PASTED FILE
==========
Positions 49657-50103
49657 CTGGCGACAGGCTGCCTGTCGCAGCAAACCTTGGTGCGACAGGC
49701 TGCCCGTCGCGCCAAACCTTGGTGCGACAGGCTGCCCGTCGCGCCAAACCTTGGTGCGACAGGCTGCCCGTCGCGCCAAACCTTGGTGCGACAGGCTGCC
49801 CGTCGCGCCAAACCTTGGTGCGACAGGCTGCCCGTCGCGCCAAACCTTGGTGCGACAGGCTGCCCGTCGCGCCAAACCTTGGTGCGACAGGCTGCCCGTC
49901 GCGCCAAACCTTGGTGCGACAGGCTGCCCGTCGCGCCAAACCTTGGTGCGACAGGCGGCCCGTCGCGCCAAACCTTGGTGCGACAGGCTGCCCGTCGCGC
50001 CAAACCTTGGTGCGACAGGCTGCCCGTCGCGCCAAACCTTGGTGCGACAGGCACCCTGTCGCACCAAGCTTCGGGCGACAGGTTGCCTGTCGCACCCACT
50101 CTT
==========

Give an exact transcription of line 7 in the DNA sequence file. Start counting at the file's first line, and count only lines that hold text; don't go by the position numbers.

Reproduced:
50101 CTT